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A story attributing a Casselton woman’s death to high levels of radon in her home has prompted action by the public.

The demand for free radon test kits has skyrocketed with people wanting to test their homes. Studies have shown 63 percent of homes in North Dakota have actionable levels of radon. That doesn’t mean those living in homes with high levels have to move, according to state radon coordinator Justin Otto. He says any home can be fixed.

Homeowners with a radon level of 4 pCi/L or higher are urged to take action. The EPA goes further, recommending people seek a radon fix in their home if the level is between 2 and 4pCi/L (According to the EPA, most of western South Dakota is in this category). The North Dakoa health department keeps a list of radon mitigators who follow EPA protocol when installing a system to vent the radon gas from the soil beneath homes through a PVC pipe. The cost is usually between $1,000 and $1,500, depending on the home's foundation, Otto told the Forum News Service.

It’s good the story alerted people to the long-term dangers of radon. It’s also gratifying people have responded with requests for the kits. In the week after the Dec. 11 story about the woman’s death, Otto responded to more than 1,500 emails and numerous phone calls. At the time, the Bismarck office mailed more than 1,400 radon test kits to residents who requested them and gave about 50 more to people who stopped in. Boxes with 100 kits each were sent to public health offices in Fargo, Bismarck and Jamestown. It usually takes about 10 days to get the results of the radon tests after they are mailed.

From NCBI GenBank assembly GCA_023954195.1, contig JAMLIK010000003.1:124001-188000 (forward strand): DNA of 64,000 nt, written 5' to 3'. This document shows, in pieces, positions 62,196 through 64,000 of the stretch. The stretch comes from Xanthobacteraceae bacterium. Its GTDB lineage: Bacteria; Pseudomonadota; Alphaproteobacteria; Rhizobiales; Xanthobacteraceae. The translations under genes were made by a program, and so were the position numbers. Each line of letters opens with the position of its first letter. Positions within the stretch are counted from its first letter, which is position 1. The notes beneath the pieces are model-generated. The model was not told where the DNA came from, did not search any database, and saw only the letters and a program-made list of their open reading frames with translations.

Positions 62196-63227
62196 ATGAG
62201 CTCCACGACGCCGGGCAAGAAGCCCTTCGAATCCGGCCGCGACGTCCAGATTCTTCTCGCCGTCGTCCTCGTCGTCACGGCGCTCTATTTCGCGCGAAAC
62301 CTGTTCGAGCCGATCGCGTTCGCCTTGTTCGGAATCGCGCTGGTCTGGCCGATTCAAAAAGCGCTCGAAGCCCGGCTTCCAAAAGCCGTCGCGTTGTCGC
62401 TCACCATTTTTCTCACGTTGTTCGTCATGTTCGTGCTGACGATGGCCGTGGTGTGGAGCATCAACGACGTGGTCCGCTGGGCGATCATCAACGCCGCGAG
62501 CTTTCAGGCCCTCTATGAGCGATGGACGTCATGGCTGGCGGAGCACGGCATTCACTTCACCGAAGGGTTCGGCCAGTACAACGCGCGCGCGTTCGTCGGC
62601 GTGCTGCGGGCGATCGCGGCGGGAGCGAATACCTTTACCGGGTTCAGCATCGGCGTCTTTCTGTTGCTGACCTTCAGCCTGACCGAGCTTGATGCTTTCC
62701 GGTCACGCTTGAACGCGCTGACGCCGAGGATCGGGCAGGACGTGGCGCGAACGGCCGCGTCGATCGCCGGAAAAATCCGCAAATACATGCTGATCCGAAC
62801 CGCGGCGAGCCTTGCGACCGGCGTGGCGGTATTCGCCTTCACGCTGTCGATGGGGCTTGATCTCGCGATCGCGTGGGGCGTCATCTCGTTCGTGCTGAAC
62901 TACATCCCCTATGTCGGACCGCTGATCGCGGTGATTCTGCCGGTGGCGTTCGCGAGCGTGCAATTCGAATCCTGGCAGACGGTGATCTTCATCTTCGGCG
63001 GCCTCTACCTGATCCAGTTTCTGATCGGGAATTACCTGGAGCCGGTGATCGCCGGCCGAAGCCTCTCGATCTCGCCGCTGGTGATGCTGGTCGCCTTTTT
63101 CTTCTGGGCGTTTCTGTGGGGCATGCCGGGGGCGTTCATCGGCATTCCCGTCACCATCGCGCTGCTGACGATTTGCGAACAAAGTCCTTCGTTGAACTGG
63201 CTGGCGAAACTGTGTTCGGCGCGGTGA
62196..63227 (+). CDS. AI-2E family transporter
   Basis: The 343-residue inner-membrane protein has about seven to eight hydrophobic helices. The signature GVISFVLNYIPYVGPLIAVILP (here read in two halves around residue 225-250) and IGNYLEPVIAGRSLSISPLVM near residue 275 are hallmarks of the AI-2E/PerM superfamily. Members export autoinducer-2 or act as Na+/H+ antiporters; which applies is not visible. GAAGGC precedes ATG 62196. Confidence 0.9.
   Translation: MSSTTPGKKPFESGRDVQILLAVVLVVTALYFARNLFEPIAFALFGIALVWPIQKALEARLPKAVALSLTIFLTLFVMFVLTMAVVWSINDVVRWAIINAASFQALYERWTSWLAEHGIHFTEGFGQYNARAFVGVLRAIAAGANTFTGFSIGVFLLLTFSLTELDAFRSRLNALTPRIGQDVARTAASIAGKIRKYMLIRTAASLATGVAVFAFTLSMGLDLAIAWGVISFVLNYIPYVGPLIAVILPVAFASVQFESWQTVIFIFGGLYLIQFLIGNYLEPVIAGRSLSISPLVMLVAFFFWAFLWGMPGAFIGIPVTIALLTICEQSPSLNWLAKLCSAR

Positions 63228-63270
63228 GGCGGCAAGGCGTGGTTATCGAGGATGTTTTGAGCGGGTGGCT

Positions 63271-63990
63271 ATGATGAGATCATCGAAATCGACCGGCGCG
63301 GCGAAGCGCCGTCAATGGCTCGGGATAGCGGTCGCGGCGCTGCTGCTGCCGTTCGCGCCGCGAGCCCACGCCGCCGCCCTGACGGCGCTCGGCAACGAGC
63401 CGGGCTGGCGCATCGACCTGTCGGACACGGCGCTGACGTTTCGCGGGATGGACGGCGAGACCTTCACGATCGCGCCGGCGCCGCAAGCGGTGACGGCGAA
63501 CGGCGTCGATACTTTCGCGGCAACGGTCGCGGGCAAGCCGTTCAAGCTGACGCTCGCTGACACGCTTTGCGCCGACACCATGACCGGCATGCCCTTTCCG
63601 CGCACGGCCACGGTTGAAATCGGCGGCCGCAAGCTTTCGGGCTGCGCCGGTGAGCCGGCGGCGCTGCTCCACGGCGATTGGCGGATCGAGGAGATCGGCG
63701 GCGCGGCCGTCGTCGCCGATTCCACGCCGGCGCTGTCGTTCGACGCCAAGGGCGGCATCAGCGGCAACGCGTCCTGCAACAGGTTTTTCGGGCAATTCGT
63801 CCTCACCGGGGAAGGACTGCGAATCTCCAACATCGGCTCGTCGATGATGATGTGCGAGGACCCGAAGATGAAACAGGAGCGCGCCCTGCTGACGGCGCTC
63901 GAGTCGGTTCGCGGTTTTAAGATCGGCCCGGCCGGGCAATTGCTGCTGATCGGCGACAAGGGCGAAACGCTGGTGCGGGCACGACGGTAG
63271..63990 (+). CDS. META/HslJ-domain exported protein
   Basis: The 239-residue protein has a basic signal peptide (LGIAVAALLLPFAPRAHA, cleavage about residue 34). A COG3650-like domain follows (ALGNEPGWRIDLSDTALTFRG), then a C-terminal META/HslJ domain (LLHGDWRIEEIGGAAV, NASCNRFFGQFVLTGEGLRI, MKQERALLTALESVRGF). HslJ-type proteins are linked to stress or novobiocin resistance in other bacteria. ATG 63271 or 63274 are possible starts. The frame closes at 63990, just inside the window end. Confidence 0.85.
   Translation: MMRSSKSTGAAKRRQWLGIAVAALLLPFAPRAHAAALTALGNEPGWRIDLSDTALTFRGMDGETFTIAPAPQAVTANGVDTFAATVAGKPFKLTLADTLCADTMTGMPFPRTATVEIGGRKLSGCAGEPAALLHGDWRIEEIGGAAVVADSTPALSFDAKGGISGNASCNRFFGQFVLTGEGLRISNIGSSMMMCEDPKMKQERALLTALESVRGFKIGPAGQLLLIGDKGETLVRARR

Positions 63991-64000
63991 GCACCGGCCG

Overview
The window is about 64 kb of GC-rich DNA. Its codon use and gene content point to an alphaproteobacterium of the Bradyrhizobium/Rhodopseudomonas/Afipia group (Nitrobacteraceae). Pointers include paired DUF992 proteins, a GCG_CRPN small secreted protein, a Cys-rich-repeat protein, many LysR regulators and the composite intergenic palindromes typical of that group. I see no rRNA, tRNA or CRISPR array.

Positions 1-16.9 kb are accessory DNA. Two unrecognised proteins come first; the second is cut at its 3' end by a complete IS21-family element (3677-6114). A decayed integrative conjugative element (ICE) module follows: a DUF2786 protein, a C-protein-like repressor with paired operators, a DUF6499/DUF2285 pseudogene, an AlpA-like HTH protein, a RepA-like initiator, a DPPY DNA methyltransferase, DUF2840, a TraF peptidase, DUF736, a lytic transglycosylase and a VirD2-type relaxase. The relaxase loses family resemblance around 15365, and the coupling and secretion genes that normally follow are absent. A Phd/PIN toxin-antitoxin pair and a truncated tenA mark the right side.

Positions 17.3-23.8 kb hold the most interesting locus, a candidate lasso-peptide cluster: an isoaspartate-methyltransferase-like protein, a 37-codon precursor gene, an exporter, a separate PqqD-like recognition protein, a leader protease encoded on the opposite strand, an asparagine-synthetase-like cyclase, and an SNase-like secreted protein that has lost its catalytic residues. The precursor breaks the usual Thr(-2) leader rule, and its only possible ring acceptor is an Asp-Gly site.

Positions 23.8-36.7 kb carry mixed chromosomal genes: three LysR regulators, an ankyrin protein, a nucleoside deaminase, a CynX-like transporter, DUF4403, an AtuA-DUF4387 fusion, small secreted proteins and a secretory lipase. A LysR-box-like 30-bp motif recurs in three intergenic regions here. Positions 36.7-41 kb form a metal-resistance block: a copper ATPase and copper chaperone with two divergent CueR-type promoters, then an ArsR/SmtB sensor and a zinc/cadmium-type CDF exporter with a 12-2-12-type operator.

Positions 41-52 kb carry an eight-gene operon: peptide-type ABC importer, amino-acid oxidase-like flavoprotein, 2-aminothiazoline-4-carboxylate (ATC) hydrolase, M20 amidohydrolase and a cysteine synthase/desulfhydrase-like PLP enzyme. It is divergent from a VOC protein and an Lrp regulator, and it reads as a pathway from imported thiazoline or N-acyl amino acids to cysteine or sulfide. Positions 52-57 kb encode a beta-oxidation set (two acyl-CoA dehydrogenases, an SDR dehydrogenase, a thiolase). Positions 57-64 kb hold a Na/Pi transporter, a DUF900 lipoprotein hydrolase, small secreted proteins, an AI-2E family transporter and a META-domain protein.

Stores also sell the kits and they are available online. Otto says to check to make sure any kit you purchase says "EPA approved" and follow the instructions.

We don’t always realize the services available through the state. The free kits and the ability to get the test results through the state have the potential of being a life-saving service. It’s easy not to think about radon because it’s a colorless, odorless, tasteless gas that exists naturally across North Dakota and in much of Minnesota, South Dakota and all of Iowa. It’s the leading cause of lung cancer in people who don't smoke. So far, it's only been anecdotally linked to other illnesses.

This situation isn’t an overreaction by the public. It’s a sensible response to a real problem, and the state is poised to help homeowners. The cost of fixing the problem does fall on the homeowner.

This also is an example of how a news story can provide a public service. The story alerted the public to a potential problem and explained the situation well. In the end, many homes in the state will be safer. The death of Judith Antoine, Casselton, was unfortunate, but it served as a warning to many others.

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— Bismarck (N.D.) Tribune

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